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Equitable vaccine distribution was essential in supporting Ontario’s COVID-19 response, particularly for persons with intellectual and developmental disabilities (IDD), who have been disproportionately impacted by the pandemic. An Applied Health Research Question (AHRQ) request through ICES, sought to report on COVID-19 vaccination uptake in adults with and without IDD.
To examine the proportion of adults with IDD vaccinated for COVID-19, a request from the Ministry of Children, Community and Social Services (MCCSS) was approved by the ICES-AHRQ team. A secondary goal was to explore if vaccinated individuals with IDD experienced similar levels of protection from COVID-19 infection, to the general population. The open cohort was derived by linking vaccination events reported in Ontario COVID-19 Vaccine Data, between December 2020 to December 2021, to several administrative health databases. An algorithm was used to define IDD by a series of inpatient hospitalizations, emergency department and/or physician visits, with IDD diagnostic codes.
The proportion who received at least two doses was similar between both groups (82% (IDD); 83% (non-IDD)). However, despite emerging evidence suggesting that high-risk populations should receive a third dose, a lower proportion of people with IDD (25%), compared to the general population without IDD (30%), had done so. The IDD subpopulation is generally younger, and partially explained the third dose findings when examined by age. Withal, adults with IDD vaccinated with at least two doses were mostly male (62% vs 48%), 18-29 years of age (44% vs 17%), and from the lowest neighborhood income quintile (26% vs 18%), compared to the non-IDD population, respectively. Cumulatively, adults with IDD had comparable rates of confirmed breakthrough case infections following vaccination (17%), to those without IDD (19%).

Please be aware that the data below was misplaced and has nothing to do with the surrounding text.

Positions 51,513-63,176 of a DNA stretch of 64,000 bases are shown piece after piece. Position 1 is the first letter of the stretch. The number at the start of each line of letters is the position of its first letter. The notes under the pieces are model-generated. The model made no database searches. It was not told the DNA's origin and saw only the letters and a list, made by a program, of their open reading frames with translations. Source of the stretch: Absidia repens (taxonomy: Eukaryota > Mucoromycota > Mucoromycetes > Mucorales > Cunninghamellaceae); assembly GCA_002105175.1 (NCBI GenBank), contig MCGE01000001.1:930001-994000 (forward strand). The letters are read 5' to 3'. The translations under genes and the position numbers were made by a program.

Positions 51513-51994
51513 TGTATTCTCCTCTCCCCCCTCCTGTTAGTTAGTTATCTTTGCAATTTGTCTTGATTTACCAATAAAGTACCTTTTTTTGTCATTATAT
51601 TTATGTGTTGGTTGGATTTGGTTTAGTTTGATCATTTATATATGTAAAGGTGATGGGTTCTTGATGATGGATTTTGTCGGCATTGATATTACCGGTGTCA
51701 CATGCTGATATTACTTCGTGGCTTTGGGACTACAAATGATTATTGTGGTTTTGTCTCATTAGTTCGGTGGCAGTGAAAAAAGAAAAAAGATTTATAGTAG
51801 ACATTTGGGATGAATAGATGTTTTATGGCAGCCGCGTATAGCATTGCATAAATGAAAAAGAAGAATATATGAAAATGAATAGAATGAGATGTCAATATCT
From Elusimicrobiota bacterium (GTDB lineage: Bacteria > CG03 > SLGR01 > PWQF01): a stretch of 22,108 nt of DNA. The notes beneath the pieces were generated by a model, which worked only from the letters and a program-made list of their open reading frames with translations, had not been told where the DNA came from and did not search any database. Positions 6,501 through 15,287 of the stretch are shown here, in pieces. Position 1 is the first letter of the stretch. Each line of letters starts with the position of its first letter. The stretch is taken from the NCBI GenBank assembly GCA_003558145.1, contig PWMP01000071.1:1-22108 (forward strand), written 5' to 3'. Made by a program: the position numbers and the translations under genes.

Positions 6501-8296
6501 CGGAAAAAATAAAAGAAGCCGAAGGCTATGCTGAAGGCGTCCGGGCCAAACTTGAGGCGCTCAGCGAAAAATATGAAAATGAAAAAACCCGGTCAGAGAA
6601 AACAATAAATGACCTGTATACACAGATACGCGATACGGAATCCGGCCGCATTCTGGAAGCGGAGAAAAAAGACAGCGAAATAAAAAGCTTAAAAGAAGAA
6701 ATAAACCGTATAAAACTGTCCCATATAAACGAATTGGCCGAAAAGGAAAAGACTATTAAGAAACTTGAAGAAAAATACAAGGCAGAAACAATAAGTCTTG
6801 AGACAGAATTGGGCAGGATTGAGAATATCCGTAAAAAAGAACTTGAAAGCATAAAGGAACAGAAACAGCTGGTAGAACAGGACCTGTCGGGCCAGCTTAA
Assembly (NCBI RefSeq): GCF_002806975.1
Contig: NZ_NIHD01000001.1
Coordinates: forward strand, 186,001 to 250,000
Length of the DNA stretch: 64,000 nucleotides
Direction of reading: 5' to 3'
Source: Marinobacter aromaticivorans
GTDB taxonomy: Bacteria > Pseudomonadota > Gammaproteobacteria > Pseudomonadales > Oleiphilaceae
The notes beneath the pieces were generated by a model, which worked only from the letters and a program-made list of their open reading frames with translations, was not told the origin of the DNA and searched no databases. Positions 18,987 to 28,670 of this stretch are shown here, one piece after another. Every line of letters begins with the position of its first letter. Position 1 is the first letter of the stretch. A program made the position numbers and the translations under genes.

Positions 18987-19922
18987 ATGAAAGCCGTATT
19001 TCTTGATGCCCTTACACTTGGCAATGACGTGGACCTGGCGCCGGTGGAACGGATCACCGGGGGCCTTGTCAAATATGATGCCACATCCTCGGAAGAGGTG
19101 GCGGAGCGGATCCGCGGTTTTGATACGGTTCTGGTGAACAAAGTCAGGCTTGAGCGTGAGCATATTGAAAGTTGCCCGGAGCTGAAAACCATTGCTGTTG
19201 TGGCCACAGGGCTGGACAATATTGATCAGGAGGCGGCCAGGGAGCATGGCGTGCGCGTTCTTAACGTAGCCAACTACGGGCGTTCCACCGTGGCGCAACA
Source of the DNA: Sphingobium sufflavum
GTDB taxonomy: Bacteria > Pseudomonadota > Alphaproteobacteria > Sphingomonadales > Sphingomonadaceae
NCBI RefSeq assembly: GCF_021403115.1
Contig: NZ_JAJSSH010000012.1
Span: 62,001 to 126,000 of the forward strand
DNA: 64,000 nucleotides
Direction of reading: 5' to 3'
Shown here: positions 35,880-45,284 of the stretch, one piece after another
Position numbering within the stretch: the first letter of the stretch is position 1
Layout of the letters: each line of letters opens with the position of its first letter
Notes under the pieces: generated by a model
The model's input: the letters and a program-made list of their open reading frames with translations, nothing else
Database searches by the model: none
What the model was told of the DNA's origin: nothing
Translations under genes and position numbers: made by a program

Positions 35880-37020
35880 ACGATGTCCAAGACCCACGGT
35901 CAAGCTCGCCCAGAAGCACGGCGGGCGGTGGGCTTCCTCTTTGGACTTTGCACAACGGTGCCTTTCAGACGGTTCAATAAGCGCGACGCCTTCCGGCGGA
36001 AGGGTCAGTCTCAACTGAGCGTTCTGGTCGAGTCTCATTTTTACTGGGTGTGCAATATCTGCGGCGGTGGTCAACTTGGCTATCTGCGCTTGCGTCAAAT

Administrative health data and analytics through the ICES-AHRQ program were used in responding to COVID-19, and providing public health guidance, for those with IDD. To inform decision making and policy actions related to immediate vaccination strategies, MCCSS used such findings to target vaccination efforts in specific IDD subpopulations, across Ontario.
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